Here are some valuable tips on how to break out of this cycle.
The Know / Like / Trust factor.
If you are selling for a living, it is crucial for potential clients to get to know, like, and trust you before they are ready to invest with you. The same thing is true, however, no matter what you do for a living. When you don’t trust someone, it’s palpable. With all the trauma and drama in the workplace today, it’s easy to get swept up into spin cycles of mistrust.
How we get stuck in a Spin Cycle of Mistrust?
It happens to the best of us. We sink to the lowest common denominator and don’t demonstrate authentic executive presence. In our rush from one task to another we rely too heavily on what others have told us and don’t check it out for ourselves, or we jump to conclusions based on past experiences and perceptions about an individual or a group. One day we realize we’re caught in a continuous loop that seems impossible to break out of gracefully. How we handle these situations often sets off a similar reaction in the people we’re trying to lead or influence, and that’s a blueprint for disaster.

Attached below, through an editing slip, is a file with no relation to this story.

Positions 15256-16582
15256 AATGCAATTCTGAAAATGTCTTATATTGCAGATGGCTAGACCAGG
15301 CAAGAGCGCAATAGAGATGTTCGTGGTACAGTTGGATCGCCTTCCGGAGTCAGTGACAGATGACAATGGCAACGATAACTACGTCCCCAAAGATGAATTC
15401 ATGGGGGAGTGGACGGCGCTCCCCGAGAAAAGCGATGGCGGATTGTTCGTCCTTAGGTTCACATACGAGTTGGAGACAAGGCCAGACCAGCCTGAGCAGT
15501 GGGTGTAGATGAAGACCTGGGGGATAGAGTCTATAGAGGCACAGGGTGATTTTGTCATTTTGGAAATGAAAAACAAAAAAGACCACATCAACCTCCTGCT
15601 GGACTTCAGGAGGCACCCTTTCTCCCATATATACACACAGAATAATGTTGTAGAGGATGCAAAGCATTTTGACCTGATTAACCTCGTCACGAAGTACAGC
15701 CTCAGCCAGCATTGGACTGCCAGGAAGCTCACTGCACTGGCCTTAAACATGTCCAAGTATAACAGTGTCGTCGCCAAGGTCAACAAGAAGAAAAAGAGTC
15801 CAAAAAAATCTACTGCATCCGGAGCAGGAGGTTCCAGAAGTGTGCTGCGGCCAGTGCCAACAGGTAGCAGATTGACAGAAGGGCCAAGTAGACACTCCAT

The solution is to demonstrate mature executive presence; to distinguish yourself as a professional whom others go to for calm in the storm. Too often, leaders lose sight of how closely they’re watched by others, particularly those who report to them, and can do major damage when they don’t demonstrate trustworthy and authentic executive presence.
Three aspects of trust:
Trust involves three aspects – predictability, maturity and the “like me” factor. The “like me” factor is based on the notion that we just naturally seem to trust people who are more like us. Trust is fragile when you’re in charge! It’s easy for trust to be broken when you have perceived power over others. You can break this spin cycle of mistrust by taking these seven steps.
Seven Steps to Step Off the Spin Cycle of Mistrust:
Step One: Realize the seductiveness of other people’s trauma and drama!
Step Two: Choose to step off the spin cycle.
Step Three: Listen / trust your gut / apply the smell test.
Step Four: Go to the source of the conflict – dig in to understand their point of view.
Step Five: Avoid assumptions – ask the tough questions.
Step Six: Show empathy for the drama lover’s dilemma, but don’t encourage their extremes.
Step Seven: Test your new perspective with everyone involved to make sure you’re all on the same page.
Realize that trust has both a task and an emotional component to it. There are two types of trust: task trust is doing what you say you will do when you say you’ll do it; emotional trust is entirely different — it’s the willingness to believe someone. If you can jump off the spin cycle of mistrust, you can manage both task and emotional trust with maturity and grace.
Bottom line: Choose trust instead of FEAR (False Evidence Appearing Real)!